Political Math does a very effective job digging behind those numbers (warning, it’s a little technical and economics wonk-ish):
My latest video is from a talk I gave back in July at the RightOnline conference. I had 5 minutes to give a talk and I had something all planned out… until President Obama gave this speech in Cleveland. In this speech he stated:
Our businesses have gone back to basics and created over 4 million jobs in the last 27 months — (applause) — more private sector jobs than were created during the entire seven years before this crisis — in a little over two years
I decided to check him on his jobs claims and I summarized my findings in my talk, which I reproduced for this video.
Deception Through Selection
And here is where I give a little more detail on what numbers I used. First a little background:
President Obama gave this speech on June 14, 2012, so at that time we were using the most recent BLS jobs report which had number up to May. Counting backward from there, that means Obama was counting from March 2010 to May 2012.
March 2010 – 106,914,000 private sector payrolls
May 2012 – 111,040,000 private sector payrolls (revised up 32,000 in later reports to 111,072,000)
Difference in Obama’s “27 month number” – 4.13 million private sector payrolls
I was assuming that when Obama said “before the crisis” he meant before we started losing jobs. That would put the “7 year” number from February 2001 to February 2008.
February 2001 – 111,623,000 private sector payrolls
February 2008 – 115,511,000 private sector payrolls
Difference in 7 years – 3.88 million private sector payrolls
As you can see, the Obama graph is a nice simply upward slope including only the part of his presidency where he gained jobs. In fact, he starts counting only after the jobs number completely bottomed out. If we look at the jobs record during his entire time in office, we get this chart
Is there any thing wrong with not counting those initial job losses? I don’t think so. I think it is a perfectly reasonable thing to do to say “let’s look at the strength of the recovery alone” and use that metric to count. But it is incredibly disingenuous of the Obama team to completely discount job losses for themselves but then turn around and count them in the comparison data point.
In the video, I point out that using “6 years before the crisis” or “5 years before the crisis” result in vastly larger numbers (6.4 million and 7.1 million respectively), but what I’m really interested in here (and what I’d like to expand upon) is comparing private sector payroll growth that Obama is touting to the private sector payroll growth under Bush.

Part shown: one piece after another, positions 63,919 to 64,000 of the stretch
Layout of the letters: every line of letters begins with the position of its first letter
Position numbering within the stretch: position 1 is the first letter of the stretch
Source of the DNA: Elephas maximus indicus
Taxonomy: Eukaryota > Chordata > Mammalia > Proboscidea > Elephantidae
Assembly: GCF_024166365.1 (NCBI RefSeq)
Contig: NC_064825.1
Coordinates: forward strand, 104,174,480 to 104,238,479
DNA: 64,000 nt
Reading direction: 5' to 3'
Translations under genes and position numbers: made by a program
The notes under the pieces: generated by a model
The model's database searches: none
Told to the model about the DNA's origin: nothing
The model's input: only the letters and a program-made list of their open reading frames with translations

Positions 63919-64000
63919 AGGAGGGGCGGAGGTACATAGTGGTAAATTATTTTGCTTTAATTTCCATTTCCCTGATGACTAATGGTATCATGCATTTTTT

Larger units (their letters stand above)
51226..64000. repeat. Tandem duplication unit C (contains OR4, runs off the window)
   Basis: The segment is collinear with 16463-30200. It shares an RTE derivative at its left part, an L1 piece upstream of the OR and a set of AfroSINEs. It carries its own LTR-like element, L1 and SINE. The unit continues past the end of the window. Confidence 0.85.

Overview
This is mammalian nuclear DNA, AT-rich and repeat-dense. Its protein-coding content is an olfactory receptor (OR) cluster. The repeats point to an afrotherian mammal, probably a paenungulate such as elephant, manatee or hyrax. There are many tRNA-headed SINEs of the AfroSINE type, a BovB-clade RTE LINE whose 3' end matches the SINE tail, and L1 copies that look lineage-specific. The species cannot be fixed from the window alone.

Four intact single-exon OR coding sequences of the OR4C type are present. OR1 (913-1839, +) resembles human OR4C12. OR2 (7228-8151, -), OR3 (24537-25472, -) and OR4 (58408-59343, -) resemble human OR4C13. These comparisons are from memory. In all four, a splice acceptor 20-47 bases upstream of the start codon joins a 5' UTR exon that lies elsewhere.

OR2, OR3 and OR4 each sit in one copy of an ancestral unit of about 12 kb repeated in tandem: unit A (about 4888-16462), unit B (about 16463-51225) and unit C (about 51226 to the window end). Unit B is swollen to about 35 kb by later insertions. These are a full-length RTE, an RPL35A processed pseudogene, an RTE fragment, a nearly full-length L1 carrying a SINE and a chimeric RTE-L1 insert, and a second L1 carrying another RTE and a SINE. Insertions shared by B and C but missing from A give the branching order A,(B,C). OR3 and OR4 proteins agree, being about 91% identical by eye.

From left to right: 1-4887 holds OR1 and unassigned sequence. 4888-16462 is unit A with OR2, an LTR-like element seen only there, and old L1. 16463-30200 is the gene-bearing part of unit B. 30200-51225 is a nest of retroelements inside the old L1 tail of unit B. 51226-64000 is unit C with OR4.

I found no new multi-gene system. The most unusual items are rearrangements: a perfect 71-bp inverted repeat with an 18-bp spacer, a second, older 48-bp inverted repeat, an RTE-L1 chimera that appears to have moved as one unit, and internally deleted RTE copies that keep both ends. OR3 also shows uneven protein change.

I looked at this a couple months ago and was a little shocked to see the following chart, but here it is. Starting at the low point of private sector jobs growth, if we chart what I will (for simplicity sake) call the Bush recovery (starting in July 2003) and the Obama recovery (starting in March 2009) using the latest data, we get:
As you can see… the weird thing about this current recovery is how closely it is tracking to the previous recovery in terms of private payroll increases. For Obama to pretend he is substantially better than Bush on this metric is nothing short of fantasy.
The Larger Jobs Number (Employment)
Here is where things actually get really freaking weird. The Bureau of Labor Statistics (BLS) uses two numbers to count jobs. (See more about how the BLS counts jobs here)
The first one is the establishment data (B Tables) and this is a survey counts jobs by industry. Think of it as someone calling a bunch of businesses and asking “How many people do you have on payroll?” They directly sample over 100,000 businesses and it has a margin of error of about 100K jobs.
The second one is household data (A Tables) and this is a survey of households. Think of it as someone calling a bunch of people and asking “Do you have a job?” It samples about 60,000 households and has a much larger margin of error (400K jobs).
The establishment data is usually used for month-to-month job counts in part because it tends to be a much less volatile metric (household data can swing somewhat wildly). That’s why, when you hear about “X jobs gained last month”, they use the number from the establishment survey.
However, a weird thing happened in the 00’s with the household survey. If we take the private payrolls and compare them to what I’m going to call “private employment” (the A table employment number minus government jobs), we see a massive difference in the job count.
That’s a 3 million job difference between private payrolls and private employment. This is way outside the margin of error. Something happened there, althoughI’m not sure what. Maybe self-employment increased, or people made ends meet w/ irregular non-payroll income or farm employment jumped. I honestly don’t know and anything I say here is pure speculation. But there it is, clear as day.
This is why Obama focuses so much on private payrolls as the metric he uses. Most fact-check organizations are not savvy enough to notice that there is this huge discrepancy in the jobs data from survey to survey. They only think to check Obama’s statements against the private payrolls data, not the overall employment.
In contrast compare the chart above to the private payrolls vs private employment change since Obama’s inauguration.
As you can see, the change in both jobs numbers are nearly identical. If we add in government job losses, we actually get a negative number on employment change since his inauguration. This shows that something was happening in the last recovery that isn’t happening in this one.